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August 1999

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By Any Other Name

Non-descriptive company names kill the impact of promotions

If your company name fails to readily describe the products or services you provide, don't make it the focus of your promotional materials, says an article in Entrepreneurmagazine.

Many jewelry stores inherently avoid this problem – Rogers Jewelers, The Jewel Box or Rings & Things are typical names with a purpose consumers immediately understand. But imagine customers' reactions if they received a brochure or skimmed an ad headlined by Henry International Inc. or B.C. Brown Co. They might not take the time to find out what the company sells or anything else about it, especially if there's no prominent product photo.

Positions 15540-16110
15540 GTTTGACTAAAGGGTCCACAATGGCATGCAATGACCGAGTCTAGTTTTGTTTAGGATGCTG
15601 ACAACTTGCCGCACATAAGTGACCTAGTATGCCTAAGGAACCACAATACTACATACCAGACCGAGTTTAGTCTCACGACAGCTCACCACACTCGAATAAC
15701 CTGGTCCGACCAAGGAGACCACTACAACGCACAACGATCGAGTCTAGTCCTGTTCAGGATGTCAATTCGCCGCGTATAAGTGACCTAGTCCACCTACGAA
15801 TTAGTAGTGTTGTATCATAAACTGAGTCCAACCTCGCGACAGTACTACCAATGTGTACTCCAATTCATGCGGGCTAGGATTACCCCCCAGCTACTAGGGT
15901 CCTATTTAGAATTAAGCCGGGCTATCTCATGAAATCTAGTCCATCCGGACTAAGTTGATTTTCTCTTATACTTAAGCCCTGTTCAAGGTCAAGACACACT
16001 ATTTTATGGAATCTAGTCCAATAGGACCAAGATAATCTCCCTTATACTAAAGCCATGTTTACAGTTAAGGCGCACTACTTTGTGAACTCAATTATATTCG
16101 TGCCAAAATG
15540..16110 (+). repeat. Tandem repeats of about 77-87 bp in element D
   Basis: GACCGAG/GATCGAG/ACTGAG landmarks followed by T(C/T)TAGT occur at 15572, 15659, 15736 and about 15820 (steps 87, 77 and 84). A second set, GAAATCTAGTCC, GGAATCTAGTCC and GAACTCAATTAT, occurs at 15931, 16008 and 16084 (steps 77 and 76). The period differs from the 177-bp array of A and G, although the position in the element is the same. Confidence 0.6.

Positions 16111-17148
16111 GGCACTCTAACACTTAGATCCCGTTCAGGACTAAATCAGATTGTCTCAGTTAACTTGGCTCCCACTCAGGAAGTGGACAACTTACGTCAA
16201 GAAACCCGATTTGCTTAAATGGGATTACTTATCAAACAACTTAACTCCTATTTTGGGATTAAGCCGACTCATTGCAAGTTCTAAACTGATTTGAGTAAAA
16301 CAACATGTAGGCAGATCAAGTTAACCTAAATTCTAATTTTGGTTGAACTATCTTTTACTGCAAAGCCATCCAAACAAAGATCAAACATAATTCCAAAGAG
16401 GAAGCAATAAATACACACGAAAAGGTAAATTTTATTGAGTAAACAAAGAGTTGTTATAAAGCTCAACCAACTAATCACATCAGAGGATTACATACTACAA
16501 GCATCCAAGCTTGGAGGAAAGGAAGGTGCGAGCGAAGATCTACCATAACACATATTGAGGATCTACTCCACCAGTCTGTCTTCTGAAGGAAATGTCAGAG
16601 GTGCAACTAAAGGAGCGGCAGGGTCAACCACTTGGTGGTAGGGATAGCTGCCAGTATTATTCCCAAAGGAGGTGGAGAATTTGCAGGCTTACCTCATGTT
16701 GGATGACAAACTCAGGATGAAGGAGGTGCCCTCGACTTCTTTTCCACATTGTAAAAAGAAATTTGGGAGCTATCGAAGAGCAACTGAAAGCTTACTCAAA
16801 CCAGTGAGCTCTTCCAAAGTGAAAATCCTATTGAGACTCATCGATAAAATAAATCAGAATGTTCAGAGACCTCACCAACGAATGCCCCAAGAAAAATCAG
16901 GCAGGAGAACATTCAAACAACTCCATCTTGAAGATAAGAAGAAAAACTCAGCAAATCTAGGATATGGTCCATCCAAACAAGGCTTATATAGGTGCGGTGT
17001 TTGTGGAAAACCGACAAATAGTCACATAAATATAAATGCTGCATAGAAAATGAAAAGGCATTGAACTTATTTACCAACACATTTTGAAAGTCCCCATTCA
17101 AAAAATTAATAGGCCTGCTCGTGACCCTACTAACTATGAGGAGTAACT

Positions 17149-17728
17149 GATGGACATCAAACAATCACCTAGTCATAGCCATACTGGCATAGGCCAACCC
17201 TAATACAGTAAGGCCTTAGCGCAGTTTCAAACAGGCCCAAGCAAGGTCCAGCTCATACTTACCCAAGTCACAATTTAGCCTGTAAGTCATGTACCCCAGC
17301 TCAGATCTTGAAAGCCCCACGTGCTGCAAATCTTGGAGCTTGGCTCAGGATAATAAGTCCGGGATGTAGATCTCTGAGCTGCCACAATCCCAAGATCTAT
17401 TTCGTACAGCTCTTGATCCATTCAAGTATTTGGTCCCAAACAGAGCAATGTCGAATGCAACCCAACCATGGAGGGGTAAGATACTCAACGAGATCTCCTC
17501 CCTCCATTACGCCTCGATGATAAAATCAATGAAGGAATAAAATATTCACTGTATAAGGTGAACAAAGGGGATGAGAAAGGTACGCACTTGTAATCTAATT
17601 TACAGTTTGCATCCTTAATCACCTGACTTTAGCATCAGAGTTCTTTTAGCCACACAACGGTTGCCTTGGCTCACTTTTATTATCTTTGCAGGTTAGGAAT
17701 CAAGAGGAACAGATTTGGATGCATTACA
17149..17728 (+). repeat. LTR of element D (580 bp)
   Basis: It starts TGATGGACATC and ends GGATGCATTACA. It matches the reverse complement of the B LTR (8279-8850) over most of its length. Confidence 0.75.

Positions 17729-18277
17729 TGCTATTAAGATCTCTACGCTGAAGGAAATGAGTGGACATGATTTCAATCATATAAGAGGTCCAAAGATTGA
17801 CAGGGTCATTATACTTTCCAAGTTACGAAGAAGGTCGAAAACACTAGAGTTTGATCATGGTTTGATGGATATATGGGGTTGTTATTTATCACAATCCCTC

Instead, your advertisements and direct mail should convey how you can solve a customer's problem, says Entrepreneur. Use an emotionally driven headline and subhead explaining your company's strategic advantage – your longevity and experience, your superior product and selection, or your competitive pricing – and feature it in large, bold type, with your company name smaller and set toward the bottom of the page.

Once readers identify your service as one they need, they'll automatically look for the name. Also rethink art and logos to ensure they relate directly to the message of this particular advertisement. This lesson applies just as easily to companies that feature "jewelry" or "diamonds" in their titles.

– by Stacey King



Copyright © 1999 by Bond Communications.



 

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